Liz’s fondest childhood memories are cuddling up with her parents, or the occasional family friend in town for a visit, and listening intently as they read her bedtime stories. Her imagination would come alive as enchanting tales and adventures unfolded, page by page. That was the first time she began to understand the immense power of reading.
As so began Liz’s journey toward dedicating her career to fighting for literacy for all children. As the Program Manager for Nashville Public Library’s Bringing Books to Life, Liz sees firsthand the importance of early literacy in building strong, bright futures for students.
“Far too few of our children read on grade level. They struggle with decoding the language on a page. They struggle with understanding the words that they’re reading. Up until about third grade, you are learning to read in school and then after that, you’re expected to read in order to learn. And so, if you aren’t able to read at the level of your peers, then you’re not going to get the content that you need from your classwork. And that’s it. It’s not to say it’s not reversible, but it tends to snowball from there.”
This is the heart of Bringing Books to Life–increasing literacy and fostering a love of reading for all children from a very early age. The program is part of The Blueprint for Early Childhood Success, a citywide initiative aimed at doubling the number of children reading on grade level by third grade. At the end of the 2020-21 school year, only 22 percent of Metro Nashville Public School students were reading on grade level by third grade—a startling, nationwide problem, exacerbated by the pandemic.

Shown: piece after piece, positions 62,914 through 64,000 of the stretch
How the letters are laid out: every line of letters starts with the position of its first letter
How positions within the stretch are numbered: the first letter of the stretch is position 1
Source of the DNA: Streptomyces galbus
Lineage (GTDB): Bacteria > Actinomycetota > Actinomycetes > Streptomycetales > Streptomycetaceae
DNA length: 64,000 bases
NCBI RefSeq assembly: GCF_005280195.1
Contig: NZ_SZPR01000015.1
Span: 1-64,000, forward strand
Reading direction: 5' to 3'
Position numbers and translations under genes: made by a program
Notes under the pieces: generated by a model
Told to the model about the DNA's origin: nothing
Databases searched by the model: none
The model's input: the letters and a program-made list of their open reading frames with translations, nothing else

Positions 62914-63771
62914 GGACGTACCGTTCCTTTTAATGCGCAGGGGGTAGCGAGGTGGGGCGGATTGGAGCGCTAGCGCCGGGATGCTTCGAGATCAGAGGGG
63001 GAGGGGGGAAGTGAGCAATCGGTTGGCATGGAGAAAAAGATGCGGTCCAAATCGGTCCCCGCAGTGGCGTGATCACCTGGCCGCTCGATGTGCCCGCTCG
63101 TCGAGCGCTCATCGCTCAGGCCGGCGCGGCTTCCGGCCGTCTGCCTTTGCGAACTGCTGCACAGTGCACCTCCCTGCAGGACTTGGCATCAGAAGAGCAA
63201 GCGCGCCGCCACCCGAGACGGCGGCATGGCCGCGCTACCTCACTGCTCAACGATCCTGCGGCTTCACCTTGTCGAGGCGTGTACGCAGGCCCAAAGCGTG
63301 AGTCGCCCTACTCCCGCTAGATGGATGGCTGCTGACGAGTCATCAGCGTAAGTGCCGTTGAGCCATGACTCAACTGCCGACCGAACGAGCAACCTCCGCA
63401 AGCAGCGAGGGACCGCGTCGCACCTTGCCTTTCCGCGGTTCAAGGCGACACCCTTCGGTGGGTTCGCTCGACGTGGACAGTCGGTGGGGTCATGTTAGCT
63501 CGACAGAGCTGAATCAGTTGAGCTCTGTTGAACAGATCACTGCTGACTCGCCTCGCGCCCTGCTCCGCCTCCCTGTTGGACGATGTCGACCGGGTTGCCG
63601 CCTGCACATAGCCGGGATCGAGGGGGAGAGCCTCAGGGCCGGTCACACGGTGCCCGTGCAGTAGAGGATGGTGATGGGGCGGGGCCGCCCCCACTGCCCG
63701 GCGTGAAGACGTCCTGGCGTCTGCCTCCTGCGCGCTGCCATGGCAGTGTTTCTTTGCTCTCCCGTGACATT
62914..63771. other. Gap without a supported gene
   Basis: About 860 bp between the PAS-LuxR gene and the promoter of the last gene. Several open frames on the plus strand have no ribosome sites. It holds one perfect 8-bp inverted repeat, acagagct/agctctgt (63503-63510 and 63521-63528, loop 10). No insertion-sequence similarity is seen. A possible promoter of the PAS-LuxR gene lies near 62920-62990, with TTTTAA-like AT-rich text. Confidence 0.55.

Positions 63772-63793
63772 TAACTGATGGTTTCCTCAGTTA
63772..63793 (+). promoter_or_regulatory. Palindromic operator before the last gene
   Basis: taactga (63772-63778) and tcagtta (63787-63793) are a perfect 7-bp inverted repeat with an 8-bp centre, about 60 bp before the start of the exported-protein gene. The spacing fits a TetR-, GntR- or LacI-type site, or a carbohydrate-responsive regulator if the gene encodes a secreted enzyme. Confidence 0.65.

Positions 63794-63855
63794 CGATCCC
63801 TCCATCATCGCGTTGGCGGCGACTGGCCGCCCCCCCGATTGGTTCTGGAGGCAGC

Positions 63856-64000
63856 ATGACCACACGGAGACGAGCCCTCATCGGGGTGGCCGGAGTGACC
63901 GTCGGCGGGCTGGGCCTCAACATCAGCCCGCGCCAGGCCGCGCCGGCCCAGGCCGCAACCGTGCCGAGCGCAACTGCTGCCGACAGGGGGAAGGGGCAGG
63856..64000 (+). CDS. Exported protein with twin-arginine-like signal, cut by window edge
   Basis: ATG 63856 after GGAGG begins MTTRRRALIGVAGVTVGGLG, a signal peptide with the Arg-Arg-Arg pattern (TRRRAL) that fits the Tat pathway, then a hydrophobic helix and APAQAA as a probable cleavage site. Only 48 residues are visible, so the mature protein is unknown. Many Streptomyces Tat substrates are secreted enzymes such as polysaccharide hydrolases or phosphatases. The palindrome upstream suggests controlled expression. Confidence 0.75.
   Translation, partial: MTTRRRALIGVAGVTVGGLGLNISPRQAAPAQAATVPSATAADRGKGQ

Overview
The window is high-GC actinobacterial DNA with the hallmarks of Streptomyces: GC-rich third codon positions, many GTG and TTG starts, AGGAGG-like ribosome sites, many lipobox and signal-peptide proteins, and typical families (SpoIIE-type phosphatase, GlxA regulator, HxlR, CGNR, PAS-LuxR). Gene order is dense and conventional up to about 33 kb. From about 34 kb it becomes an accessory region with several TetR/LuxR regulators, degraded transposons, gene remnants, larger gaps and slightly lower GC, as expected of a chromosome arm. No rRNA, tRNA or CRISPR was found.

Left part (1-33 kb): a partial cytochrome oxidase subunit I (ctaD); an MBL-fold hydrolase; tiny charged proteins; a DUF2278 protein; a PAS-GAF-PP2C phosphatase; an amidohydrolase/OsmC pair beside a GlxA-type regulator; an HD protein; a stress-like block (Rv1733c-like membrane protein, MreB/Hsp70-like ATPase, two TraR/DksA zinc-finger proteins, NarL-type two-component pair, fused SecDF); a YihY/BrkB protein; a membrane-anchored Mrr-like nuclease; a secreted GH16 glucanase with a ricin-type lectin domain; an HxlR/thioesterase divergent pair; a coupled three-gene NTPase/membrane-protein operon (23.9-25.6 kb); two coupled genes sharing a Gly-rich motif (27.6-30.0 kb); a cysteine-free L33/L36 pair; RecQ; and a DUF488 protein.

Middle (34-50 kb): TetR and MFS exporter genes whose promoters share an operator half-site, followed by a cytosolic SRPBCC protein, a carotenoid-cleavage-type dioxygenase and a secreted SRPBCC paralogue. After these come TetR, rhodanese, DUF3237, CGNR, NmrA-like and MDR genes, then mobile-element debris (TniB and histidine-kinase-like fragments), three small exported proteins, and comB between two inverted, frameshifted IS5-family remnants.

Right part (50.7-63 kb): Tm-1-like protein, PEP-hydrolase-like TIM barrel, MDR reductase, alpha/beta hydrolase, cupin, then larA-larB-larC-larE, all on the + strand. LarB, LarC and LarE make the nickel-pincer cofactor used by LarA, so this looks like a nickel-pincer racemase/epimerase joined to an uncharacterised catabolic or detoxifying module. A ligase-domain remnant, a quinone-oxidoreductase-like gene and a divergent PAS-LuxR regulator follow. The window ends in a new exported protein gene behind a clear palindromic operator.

And for Liz, this is not just a school problem or an individual problem … this is a community problem.
“Third grade reading matters. It’s not just an arbitrary benchmark that we’ve chosen. There is a sobering statistic that shows that children who don’t meet that benchmark are more likely to drop out of high school, which can lead to a whole host of problems. You’re more likely to be incarcerated. And it can have a generational effect.”
Combating the literacy problem in Nashville, Liz says, is a problem we can all play a role in solving.
“It’s given my life a purpose I didn’t know it needed. That’s why I get up every morning and do what I do. That’s why all my colleagues who are librarians helping children find the right book and helping adults use the computer—that’s why we all do what we do.”